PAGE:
Nearly four months of operations have helped smooth out the wrinkles at the Bearspaw Kananaskis Travel Centre, which is celebrating its official grand opening on Thursday, May 23.
Band members are excited and proud of the 6,000-square-foot facility, which is anchored by the first and only Tim Hortons on a southern Alberta First Nations, said Bearspaw First Nation CEO Rob Shotclose.
“In Canada, everyone’s always looking for a Tim Hortons, so it’s a good complement for us to attract people (and) I think it shows that we can make legitimate business relations with outside entities that people know,” he said.
Negotiations with both Tim Hortons and Imperial Oil, which operates Esso, the travel centre’s other anchoring feature, did delay the opening of the centre, which had been scheduled to be operational last summer.
“We just wanted the best deal so we were back and forth, back and forth (with negotiations)… but we wanted to get it done correctly and it’s a real beautiful building, beautiful site,” said Shotclose.
The five acres is paved and landscaping will be ongoing this spring and summer. The Bearspaw Kananaskis Travel Centre is accessed on the same road as the Stoney Nakoda Casino and Resort, 75 kilometres west of Calgary and just off the Trans Canada Highway.
“We’re right at the base of the mountain, so a very nice view for everyone,” said Shotclose.
The Tim Hortons is a drive-through with walk-in access through the convenience store. Shotclose said tables will be set up outside once landscaping is completed.
The ESSO gas station has 10 gas pumps and five card lock pumps.
Also catering to the needs of long-haul truckers is a truckers’ lounge equipped with large washrooms and showers. Shotclose says laundry facilities will be added.
About to open is a fast food area, which includes a kitchen, and will sell snack foods and pizza.
A 1,500-square-foot second-floor mezzanine level will be available for local crafters to rent tables and sell their arts and crafts on weekends and special events.
Shotclose said Bearspaw First Nation is looking to develop its own brand for gift items to sell.
“We (want to) find someone who has the ability or shows the initiative to make a business relationship with the band and maybe lease the second floor off of us and take the whole thing over as a gift shop,” he said.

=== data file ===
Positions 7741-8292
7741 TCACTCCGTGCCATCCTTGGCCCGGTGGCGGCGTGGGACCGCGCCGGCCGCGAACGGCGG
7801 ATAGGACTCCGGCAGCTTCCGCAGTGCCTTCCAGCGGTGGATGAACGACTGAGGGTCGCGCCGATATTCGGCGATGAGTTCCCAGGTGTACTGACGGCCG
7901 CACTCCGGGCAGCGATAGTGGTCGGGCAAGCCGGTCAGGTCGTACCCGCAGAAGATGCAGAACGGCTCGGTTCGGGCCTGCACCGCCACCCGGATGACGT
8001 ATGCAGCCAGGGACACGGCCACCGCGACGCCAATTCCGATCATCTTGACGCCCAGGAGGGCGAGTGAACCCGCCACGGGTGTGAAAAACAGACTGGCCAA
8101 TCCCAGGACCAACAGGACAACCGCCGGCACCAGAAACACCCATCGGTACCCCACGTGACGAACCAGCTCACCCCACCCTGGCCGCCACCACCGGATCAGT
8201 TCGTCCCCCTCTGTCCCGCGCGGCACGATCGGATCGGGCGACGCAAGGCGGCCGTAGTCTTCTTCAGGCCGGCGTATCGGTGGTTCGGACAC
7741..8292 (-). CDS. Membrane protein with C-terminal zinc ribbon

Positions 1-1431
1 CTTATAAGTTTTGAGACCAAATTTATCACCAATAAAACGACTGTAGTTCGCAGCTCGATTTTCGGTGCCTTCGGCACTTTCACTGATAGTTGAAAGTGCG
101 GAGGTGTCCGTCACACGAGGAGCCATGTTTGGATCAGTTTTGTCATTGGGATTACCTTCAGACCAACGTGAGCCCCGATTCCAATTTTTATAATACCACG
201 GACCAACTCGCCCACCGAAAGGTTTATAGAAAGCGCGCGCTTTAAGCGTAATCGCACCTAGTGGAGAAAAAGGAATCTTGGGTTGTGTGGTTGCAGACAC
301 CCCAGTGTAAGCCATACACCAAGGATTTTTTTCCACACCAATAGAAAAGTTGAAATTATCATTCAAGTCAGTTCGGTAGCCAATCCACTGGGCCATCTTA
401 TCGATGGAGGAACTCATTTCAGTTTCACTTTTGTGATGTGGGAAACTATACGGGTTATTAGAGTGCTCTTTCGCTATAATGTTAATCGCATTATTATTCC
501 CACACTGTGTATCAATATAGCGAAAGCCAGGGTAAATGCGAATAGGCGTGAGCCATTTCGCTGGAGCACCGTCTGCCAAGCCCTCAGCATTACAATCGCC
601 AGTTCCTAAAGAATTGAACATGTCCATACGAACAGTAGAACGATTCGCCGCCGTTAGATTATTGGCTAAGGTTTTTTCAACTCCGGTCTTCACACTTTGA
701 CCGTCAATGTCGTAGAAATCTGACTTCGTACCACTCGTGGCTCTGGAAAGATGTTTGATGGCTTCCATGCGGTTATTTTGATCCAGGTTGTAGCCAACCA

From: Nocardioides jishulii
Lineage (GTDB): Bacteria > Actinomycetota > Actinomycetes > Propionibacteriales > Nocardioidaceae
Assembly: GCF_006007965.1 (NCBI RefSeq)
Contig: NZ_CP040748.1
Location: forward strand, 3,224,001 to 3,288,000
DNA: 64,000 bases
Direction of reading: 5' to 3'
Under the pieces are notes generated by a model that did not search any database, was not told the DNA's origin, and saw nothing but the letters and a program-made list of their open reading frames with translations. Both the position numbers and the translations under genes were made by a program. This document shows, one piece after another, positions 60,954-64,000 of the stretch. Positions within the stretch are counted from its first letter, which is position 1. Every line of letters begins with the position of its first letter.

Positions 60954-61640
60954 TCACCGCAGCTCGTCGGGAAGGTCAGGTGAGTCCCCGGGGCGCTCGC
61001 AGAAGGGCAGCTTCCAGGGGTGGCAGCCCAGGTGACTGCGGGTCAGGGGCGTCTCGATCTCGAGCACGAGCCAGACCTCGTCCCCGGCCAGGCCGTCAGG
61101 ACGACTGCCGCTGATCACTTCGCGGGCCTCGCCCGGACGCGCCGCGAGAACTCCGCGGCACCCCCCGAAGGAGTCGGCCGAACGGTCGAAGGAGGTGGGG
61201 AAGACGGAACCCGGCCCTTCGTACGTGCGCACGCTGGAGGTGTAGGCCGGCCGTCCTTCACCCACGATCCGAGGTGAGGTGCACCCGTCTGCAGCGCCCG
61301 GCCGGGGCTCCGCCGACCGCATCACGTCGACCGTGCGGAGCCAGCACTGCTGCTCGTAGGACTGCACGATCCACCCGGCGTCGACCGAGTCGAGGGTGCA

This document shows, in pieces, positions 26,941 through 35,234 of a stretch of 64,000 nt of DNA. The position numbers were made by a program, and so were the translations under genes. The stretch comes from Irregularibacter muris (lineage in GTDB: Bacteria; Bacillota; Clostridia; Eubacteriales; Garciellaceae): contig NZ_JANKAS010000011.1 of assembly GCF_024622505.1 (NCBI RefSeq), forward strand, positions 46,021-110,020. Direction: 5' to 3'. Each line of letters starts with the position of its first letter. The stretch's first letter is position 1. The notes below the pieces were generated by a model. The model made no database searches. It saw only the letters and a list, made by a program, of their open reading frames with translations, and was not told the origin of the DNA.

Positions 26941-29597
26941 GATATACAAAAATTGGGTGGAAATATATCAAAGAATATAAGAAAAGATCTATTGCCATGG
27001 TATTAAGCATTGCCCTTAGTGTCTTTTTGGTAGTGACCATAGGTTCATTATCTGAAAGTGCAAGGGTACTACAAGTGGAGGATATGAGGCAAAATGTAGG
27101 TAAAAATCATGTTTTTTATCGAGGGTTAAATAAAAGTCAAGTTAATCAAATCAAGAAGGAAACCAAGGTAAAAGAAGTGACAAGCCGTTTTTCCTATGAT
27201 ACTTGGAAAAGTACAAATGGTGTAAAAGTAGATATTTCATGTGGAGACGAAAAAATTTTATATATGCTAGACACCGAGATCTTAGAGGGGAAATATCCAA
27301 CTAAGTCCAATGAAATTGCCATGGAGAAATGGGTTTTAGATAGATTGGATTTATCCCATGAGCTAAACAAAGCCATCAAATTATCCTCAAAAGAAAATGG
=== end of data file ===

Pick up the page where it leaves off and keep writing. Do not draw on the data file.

The facility employs 35 to 40 people and operates around the clock.
Tim Hortons still needs employees to be able to fulfill its 24/7 hours of operation and currently closes on occasion late at night to reopen in the morning. Tim Hortons will be hosting a job fair later in May.
About 95 per cent of those employed at the travel centre are from the Stoney Nakoda Nation. Bearspaw First Nation has the largest membership of the three bands that comprise Stoney Nakoda Nation and hiring Bearspaw members is a priority, but the majority live in Eden Valley or Bighorn. The travel centre is located in Morley, so other First Nations employees come from the Chiniki and Wesley bands.
Funding for the centre, which cost $5.5 million to develop, came mostly from own-source revenue, said Shotclose.
“The majority is our own funding that we just recycled from a couple of our other businesses,” he said.
In 2013, Bearspaw started operating a Centex gas bar and a Subway in the Morley town site, so had money “tucked away.” Grant funding also came from the federal government, which kicked in $700,000 and from the province at $650,000.
The travel centre is part of the 96-hectare site that has been part of the master plan for the band. There is still three acres zoned for development.
“This is another major step forward for Bearspaw First Nation and our goal of self-sufficiency through business and economic development for the benefit of our membership and our community,” said Chief Darcy Dixon.
The facility has been in operation since Jan. 23.
“Business has been pretty steady. We opened up in the winter. Not exactly the best opening time, but it’s good. We got to work through the kinks,” said Shotclose.
The May 23rd day-long celebration will include the opening ceremonies at noon, traditional drummers and dancers, live music by Stoney River, specials in the convenience store, cultural local craft tables, and complimentary hamburgers while supplies last.